This sermon was written but a short time before his death. (See Tyerman, vol. i. p.498.)
"But do you believe we are sanctified by faith? We know you believe that we are justified by faith; but do not you believe, and accordingly teach, that we are sanctified by our works? So it has been roundly and vehemently affirmed for these five and twenty years; but I have constantly declared just the contrary; and that in all manner of ways. I have continually testified in private and in public, that we are sanctified as well as justified by faith. And indeed the one of those great truths does exceedingly illustrate the other. Exactly as we are justified by faith, so are we sanctified by faith. Faith is the condition, and the only condition of sanctification, exactly as it is of justification. It is the condition: none is sanctified but he that believes; without faith no man is sanctified. And it is the only condition: this alone is sufficient for sanctification. Every one that believes is sanctified, whatever else he has or has not. In other words, no man is sanctified till he believes: every man when he believes is sanctified." — Sermons, vol. i. p. 388.
To Miss Furly, in 1756: —
"Probably the difference between you and others lies in words chiefly. All who expect to be sanctified at all, expect to be sanctified by faith. But, meantime, they know, that faith will not be given but to them that obey. Remotely, therefore, the blessing depends on our works; although immediately, on simple faith." — Works, vol. vi. p. 710.
To Mrs. A. F., in 1764: —
"That great truth, 'that we are saved by faith,' will never be worn out; and that sanctifying as well as justifying faith is the free gift of God. Now, with God one day is as a thousand years. It plainly follows, that the quantity of time is nothing to him: Centuries, years, months, days, hours, and moments are exactly the same. Consequently, He can as well sanctify in a day after we are justified, as a hundred years. There is no difference at all, unless we suppose Him to be such a one as ourselves. Accordingly we see, in fact, that some of the most unquestionable witnesses of sanctifying grace were sanctified within a few days after they were justified. I have seldom known so devoted a soul, as S—— H——, at Macclesfield, who was sanctified within nine days after she was convinced of sin. She was then twelve years old, and I believed was never afterward heard to speak an improper word, or known to do an improper thing. Her look struck an awe into all that saw her. She is now in Abraham's bosom.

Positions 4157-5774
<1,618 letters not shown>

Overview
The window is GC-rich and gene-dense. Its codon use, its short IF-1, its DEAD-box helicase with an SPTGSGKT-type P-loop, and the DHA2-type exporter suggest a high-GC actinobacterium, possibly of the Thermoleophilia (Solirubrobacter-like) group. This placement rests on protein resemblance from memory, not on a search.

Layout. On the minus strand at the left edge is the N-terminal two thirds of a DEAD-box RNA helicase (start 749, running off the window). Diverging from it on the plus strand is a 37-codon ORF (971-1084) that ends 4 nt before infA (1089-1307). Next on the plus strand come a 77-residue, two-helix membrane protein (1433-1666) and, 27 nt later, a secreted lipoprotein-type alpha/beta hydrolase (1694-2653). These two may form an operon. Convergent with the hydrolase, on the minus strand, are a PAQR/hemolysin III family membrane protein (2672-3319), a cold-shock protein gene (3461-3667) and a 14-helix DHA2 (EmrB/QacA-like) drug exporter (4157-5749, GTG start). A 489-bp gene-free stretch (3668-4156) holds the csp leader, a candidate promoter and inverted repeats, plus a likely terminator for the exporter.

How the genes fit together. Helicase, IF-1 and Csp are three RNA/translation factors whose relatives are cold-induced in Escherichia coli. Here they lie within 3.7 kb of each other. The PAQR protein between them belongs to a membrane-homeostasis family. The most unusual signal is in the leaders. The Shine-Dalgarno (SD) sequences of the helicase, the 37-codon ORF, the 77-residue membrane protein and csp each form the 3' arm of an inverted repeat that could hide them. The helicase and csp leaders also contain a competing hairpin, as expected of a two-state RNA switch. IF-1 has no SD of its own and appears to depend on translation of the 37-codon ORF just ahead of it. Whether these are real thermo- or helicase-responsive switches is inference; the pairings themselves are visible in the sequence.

"Although, therefore, it usually pleases God to interpose some time between justification and sanctification, yet, it is expressly observed in the 'Farther Thoughts,' we must not fancy this to be an invariable rule. All who think this, must think we are sanctified by works, or which comes to the same, by sufferings: for, otherwise, what is time necessary for? It must be either to do or to suffer. Whereas, if nothing be required but simple faith, a moment is as good as an age." — Works, vol. vii. p. 14.
To Mrs. Elizabeth Bennis, in 1767: —
"The essential part of Christian holiness is giving the heart wholly to God; and certainly we need not lose any degree of that light and love which at first attend this: it is our own infirmity if we do; it is not the will of the Lord concerning us. Your present business is, not to reason whether you should call your experience thus or thus; but to go straight to Him that loves you, with all your wants, how great or how many soever they are. Then all things are ready; help, while you ask, is given. You have only to receive it by simple faith. Nevertheless, you will still be encompassed with numberless infirmities; for you live in a house of clay, and therefore this corruptible body will, more or less, press down the soul, yet not so as to prevent your rejoicing evermore, and having a witness that your heart is His." — Works, vol. vii. p. 51.